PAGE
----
A little guide to thoughtful prayer
Take steps toward a more prayerful life by immersing yourself in Teresa of Avila's words.
The St. Teresa of Avila Prayer Book
By Vinita Hampton Wright (Paraclete Press, 2015)
Teresa of Avila was a 16th century Carmelite nun, mystic, and reformer of convent life. Today she is a canonized saint and doctor of the church. She regularly experienced visions and ecstasies. But do her teachings have anything to offer those of us whose spirituality is in the realm of the more ordinary?
Author Vinita Hampton Wright says, “Yes!” She unfolds Teresa’s legacy of practical wisdom and doable approach to prayer, and very subtly disabuses readers of thinking otherwise.
After a helpful introduction to prayer as Teresa practiced it, the core and bulk of this book is a guide to daily and weekly prayer following the pattern of the divine office. For each of the hours, Wright includes a text from Teresa’s own writings, brief passages from scripture, pauses for reflection, and some written prayers.
Teresa said that just as there are differing ways to water a garden, there are various ways to pray—one of them as simple as reciting the Lord’s Prayer. The book’s arrangement reflects this, offering ample flexibility for adapting any of its components to whatever form best serves the user’s preference or need: meditation, contemplation, or wordless or oral prayer.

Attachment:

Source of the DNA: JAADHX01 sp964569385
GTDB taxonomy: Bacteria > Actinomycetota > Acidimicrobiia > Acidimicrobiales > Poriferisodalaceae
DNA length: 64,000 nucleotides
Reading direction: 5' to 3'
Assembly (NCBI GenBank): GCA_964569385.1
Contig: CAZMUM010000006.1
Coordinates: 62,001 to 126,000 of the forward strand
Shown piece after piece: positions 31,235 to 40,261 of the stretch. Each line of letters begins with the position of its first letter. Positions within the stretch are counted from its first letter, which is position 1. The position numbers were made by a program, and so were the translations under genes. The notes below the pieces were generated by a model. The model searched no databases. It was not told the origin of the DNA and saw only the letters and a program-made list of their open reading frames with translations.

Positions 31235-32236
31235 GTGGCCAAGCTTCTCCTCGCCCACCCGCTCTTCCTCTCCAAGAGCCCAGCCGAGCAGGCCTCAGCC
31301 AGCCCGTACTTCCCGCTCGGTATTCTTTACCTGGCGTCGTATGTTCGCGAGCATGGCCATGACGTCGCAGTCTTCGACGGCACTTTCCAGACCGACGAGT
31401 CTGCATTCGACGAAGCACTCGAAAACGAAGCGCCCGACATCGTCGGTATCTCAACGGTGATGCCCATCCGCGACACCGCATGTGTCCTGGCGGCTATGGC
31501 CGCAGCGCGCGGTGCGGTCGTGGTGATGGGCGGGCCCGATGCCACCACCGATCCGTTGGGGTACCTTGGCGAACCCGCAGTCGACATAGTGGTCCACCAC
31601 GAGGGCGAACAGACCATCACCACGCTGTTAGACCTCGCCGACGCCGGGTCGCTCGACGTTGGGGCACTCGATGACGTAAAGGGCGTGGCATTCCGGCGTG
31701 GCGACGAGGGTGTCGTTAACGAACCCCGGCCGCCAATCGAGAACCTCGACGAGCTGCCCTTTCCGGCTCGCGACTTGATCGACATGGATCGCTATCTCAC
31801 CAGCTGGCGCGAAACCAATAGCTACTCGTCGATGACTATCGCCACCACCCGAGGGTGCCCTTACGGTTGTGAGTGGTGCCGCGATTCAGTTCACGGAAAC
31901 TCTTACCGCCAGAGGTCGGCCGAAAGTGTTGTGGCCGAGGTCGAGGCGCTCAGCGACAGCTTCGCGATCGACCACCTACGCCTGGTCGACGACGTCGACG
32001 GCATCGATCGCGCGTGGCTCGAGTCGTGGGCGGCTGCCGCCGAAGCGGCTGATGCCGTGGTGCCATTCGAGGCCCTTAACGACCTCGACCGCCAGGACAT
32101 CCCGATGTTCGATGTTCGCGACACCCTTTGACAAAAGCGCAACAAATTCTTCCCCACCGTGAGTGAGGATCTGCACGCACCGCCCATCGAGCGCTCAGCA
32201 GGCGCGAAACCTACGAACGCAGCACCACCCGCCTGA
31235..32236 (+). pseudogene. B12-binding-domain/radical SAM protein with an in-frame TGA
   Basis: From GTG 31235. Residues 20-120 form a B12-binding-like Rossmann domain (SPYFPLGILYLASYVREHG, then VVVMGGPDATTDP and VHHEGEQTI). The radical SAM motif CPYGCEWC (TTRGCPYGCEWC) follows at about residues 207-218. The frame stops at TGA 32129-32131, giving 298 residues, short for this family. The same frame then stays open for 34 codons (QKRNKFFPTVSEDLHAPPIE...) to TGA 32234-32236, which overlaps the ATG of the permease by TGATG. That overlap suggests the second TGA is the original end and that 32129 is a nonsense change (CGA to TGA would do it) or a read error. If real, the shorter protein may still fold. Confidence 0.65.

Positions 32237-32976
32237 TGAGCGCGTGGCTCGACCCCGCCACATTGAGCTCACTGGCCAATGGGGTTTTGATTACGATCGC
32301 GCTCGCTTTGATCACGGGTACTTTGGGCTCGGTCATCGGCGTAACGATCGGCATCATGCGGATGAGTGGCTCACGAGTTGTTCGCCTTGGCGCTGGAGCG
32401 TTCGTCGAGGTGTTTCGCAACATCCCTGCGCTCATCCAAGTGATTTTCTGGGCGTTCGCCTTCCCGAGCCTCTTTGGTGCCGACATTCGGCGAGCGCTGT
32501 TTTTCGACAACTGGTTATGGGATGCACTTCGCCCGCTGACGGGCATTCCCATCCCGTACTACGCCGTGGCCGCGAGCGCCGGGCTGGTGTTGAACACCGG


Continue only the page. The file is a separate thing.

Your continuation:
The author provides enough background information to capture the aura of Teresa: her basic biography, her understanding of prayer, what shaped her spiritual life, and her advice on praying. Teresa lived at a time when the figure of “the devil” was commonly used as the personification of evil. Hence, frequent mentions in this book of “his” attempts to sabotage prayer should not be off-putting to readers. They may reword such passages using more contemporary expressions, with no loss of meaning.
Simple, concise, minimalist: This little guide should serve any person serious about engaging in a disciplined prayer life.